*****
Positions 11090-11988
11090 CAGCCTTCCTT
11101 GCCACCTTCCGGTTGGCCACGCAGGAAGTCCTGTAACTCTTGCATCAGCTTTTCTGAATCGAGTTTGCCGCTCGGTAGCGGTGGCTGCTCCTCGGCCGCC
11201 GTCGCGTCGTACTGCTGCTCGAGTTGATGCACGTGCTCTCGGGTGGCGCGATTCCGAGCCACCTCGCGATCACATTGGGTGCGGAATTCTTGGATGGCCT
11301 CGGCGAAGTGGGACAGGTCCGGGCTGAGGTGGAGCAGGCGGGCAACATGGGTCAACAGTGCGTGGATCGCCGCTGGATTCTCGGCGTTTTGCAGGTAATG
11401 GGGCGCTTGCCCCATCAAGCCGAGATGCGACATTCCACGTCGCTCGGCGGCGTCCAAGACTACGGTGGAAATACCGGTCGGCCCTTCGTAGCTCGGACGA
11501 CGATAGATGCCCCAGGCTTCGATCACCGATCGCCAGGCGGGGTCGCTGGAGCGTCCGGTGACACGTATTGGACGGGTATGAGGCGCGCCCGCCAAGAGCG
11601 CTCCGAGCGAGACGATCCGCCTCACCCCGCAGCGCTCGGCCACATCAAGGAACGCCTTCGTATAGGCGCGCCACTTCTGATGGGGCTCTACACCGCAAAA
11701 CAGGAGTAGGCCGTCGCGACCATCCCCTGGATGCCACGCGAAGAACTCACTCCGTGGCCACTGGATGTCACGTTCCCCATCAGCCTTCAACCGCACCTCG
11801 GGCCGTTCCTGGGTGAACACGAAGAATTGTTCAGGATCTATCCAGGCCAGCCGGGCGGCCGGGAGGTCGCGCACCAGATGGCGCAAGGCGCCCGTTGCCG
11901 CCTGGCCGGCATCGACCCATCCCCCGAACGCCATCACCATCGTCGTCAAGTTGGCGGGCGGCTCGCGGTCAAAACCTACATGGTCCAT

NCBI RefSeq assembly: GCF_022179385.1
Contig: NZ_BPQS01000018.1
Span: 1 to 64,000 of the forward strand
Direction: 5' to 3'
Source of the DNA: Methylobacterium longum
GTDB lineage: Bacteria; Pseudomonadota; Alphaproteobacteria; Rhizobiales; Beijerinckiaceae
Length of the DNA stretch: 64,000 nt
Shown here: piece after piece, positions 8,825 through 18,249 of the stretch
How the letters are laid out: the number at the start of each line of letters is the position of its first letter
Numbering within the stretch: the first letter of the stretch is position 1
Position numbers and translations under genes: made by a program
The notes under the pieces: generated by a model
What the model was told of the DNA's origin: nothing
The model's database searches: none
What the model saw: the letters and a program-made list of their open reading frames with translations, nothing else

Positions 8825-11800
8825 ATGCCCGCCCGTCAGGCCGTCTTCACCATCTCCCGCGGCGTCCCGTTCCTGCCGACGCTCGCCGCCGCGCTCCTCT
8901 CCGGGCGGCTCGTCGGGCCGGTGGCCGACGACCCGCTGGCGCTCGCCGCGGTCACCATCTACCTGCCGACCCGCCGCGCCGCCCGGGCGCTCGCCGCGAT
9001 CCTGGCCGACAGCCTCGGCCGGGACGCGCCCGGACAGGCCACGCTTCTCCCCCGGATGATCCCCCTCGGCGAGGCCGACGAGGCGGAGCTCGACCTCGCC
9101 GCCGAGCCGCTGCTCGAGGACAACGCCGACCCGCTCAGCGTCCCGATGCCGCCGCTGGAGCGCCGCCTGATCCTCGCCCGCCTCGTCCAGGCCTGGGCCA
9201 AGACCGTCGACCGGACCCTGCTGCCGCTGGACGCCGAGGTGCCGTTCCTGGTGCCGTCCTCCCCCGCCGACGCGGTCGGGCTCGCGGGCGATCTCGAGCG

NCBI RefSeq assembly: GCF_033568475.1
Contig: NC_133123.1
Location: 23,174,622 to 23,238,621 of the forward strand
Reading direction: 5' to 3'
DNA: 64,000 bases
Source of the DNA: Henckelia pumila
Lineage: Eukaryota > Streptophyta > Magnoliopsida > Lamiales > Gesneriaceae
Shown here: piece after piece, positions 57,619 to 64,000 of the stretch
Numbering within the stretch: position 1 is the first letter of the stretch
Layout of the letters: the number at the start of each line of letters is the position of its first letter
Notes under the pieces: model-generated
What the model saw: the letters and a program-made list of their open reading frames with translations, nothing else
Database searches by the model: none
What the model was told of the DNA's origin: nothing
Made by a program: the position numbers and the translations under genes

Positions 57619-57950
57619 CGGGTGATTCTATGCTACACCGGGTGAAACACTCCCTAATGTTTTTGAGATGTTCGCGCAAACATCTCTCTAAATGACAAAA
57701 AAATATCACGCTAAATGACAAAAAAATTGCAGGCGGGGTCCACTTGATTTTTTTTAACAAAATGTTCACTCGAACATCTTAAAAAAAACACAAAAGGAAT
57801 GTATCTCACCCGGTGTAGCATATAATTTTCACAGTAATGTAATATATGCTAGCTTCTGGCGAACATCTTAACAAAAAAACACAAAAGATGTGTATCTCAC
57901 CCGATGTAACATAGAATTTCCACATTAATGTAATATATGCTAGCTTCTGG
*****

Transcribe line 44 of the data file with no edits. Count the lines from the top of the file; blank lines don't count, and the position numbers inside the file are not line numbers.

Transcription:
What the model saw: the letters and a program-made list of their open reading frames with translations, nothing else